When introducing a newly created agency to the good people of the greater Kansas City, you can take a page from the RJ Children’s Haven (RJCH) playbook! On May 9, RJCH’s Board members and volunteers welcomed more than 100 people into the Grand Street Café community meeting room, offering a warm breakfast and a warm-your-heart introduction to what will become the nation’s first safe, healthy transitional daytime “home away from home” for children who have compromised immune systems due to organ transplantation, cancer treatment or other medical conditions.
The crowd was invited to the breakfast by RJCH stakeholders – tireless volunteers who worked their contacts, LinkedIn friends and local foundation lists to fill the room. Bankers and bakers, work-at-home moms and CEOs of leading KC companies filled the tables with an RJCH’s Board member or advocate at each to answer questions or provide additional information. The seating assignments were strategically designed well in advance by RJCH’s insightful community leaders (think Royal Wedding or a socialite’s debut) with well thought-out placements.
RJCH used the some of the best tools of the meet-and-greet for the event:
- The program was short and kept to exactly one hour
- Scheduled early in the day, the event began at 7:30 a.m. to avoid other conflicts
- The venue offered easy and covered parking – on a rainy day, that’s priceless!
- Programming was absolutely riveting.
For a fundraising or “friend raising” event – and in my opinion these terms are never mutually exclusive – a combination of slide show, power point, taped messages and photos of children helped by RJCH on the big screen, breaks the monotony of speaker after speaker, even if the speakers are engaging. RJCH never let the attendees forget that the effort is for the benefit of seriously ill children. Each table was named after an immune-compromised child with his/her photo and name in the center of the table. From the moment of registration, after checking the guest list and presenting a name tag, volunteers informed attendees that they were sitting at “Elijah’s Table” or “Darius’ Table”. The imagery and gentle reminders of who will be served flowed smoothly throughout the morning.
With such a heavy topic, children battling a deadly disease or risk of infection that could end their young lives, RJCH masterfully injected hope and a promise to succeed. A pediatrician shared the proven benefits of RJCH’s mission: upon hospital discharge, a child’s engagement in typical daily activities is extremely limited. There is no day care, no pre-K or elementary school, no fun and active site for this special population. Educational services, home health care services, therapies and, critical to socialization, fun activities to improve socialization will be provided onsite. More easily fatigued than their healthy peers and with special dietary concerns and occasional side effects from medication, nap areas will be plentiful. These children can rest without stigma.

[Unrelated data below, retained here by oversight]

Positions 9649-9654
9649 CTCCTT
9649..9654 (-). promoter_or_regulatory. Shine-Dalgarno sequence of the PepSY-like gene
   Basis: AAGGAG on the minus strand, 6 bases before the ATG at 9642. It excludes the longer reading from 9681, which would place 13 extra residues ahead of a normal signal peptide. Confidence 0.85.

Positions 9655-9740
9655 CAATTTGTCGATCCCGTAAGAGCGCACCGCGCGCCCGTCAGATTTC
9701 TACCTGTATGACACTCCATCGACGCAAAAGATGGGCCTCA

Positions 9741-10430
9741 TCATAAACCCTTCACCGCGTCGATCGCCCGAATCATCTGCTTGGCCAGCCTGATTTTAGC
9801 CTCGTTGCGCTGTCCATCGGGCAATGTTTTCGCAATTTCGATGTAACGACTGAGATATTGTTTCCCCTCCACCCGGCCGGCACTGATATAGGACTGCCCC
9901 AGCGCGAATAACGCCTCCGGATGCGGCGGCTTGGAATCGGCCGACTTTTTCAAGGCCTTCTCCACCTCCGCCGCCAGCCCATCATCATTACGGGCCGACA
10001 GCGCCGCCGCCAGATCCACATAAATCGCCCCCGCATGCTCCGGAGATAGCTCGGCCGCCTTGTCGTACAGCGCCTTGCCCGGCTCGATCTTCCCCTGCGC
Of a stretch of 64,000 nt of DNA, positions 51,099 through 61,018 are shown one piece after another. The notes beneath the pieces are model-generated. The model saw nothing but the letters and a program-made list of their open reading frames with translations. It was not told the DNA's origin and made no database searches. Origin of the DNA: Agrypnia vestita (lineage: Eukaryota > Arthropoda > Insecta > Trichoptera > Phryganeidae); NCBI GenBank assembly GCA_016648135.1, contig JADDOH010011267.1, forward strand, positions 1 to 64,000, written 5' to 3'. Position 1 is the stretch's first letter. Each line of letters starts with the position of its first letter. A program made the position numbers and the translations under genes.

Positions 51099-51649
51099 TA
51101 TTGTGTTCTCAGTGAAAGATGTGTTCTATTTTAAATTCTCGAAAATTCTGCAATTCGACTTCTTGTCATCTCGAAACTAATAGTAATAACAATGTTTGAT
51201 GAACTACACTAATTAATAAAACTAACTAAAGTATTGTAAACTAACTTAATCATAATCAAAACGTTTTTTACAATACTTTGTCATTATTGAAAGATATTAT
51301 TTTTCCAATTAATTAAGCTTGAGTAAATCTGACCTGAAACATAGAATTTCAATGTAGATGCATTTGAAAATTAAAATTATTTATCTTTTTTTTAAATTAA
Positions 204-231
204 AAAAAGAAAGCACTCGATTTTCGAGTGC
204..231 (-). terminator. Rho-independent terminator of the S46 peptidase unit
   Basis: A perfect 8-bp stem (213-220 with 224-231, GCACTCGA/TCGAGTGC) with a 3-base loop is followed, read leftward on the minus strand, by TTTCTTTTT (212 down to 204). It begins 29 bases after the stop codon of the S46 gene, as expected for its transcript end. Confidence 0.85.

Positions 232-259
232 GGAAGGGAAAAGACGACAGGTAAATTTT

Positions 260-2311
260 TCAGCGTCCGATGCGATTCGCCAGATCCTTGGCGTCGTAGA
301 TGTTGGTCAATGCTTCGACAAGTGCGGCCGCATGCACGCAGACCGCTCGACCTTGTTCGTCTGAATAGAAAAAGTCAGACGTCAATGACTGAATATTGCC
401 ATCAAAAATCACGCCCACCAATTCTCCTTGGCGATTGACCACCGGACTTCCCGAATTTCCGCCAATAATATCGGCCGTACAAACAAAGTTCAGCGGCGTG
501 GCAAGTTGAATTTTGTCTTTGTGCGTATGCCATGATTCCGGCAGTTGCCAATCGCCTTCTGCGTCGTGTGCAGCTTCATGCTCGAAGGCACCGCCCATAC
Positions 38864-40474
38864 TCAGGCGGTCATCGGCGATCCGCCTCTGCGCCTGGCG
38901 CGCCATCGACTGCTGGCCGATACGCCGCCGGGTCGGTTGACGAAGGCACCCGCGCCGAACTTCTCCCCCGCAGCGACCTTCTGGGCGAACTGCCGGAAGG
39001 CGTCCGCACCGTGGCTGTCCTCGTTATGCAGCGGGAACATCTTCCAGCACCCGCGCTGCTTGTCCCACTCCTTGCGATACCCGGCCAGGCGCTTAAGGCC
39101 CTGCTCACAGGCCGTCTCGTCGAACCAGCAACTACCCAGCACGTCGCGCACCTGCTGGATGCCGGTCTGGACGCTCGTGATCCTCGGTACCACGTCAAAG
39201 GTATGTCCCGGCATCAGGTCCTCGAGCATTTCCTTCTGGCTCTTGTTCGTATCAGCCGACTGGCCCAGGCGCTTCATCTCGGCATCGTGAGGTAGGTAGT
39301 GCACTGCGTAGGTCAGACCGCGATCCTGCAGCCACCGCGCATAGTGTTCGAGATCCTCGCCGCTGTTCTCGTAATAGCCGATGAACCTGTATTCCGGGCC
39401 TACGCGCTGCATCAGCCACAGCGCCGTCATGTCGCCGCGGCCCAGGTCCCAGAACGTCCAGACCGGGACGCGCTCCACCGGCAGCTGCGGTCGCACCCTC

No one can explain the challenges of caring for an ill child like those who love them most. Parents from all walks of life told their stories, sometimes with their children by their sides, to explain the need. In too many cases, without a daytime site, a parent chooses to leave work to provide care and, surprisingly for some of us, complete the never-ending paperwork and phone calls between insurance companies, specialists and pharmacies. All spoke to the important option of an RJCH and all held the audience absolutely captive. When a three-year-old who had recently battled leukemia was handed a microphone, the entire audience melted as he looked up at the screen and gleefully shouted, “That’s me! There I am!”
Of course, a can’t-miss, surefire way to motivate check writing at the end of the event is a challenge gift. The compassionate, visibly moved CEO of Secure Air took the podium to explain why he and his company decided to donate the HVAC system with a critically needed negative air area by the front door and hospital-grade air filtration throughout. Speaking about the children in need and the company’s determination to help keep them safe, a $10,000 match was offered. With plenty of pens at each table, (dear event planner, never forget pens), half of my table completed the quick, easy-to-read pledge card and inserted contributions into the envelopes. An impressive $48,000 was raised that morning, at least two-thirds from first-time donors.
RJCH, a small agency with no paid staff to date, hosted a phenomenal breakfast that grey May morning. Speaking with some overbooked funders and jaded nonprofit professionals who have attended far, far too many events to sincerely look forward to fundraising, this event was different. RJCH’s breakfast was a true pleasure.
Byrne Pelofsky is proud to partner with RJ Children’s Haven to raise money for a new facility at 2924 Cherry in the Hospital Hill neighborhood. Learn more about RJ Children’s Haven by visiting https://www.rjchildrenshaven.org/.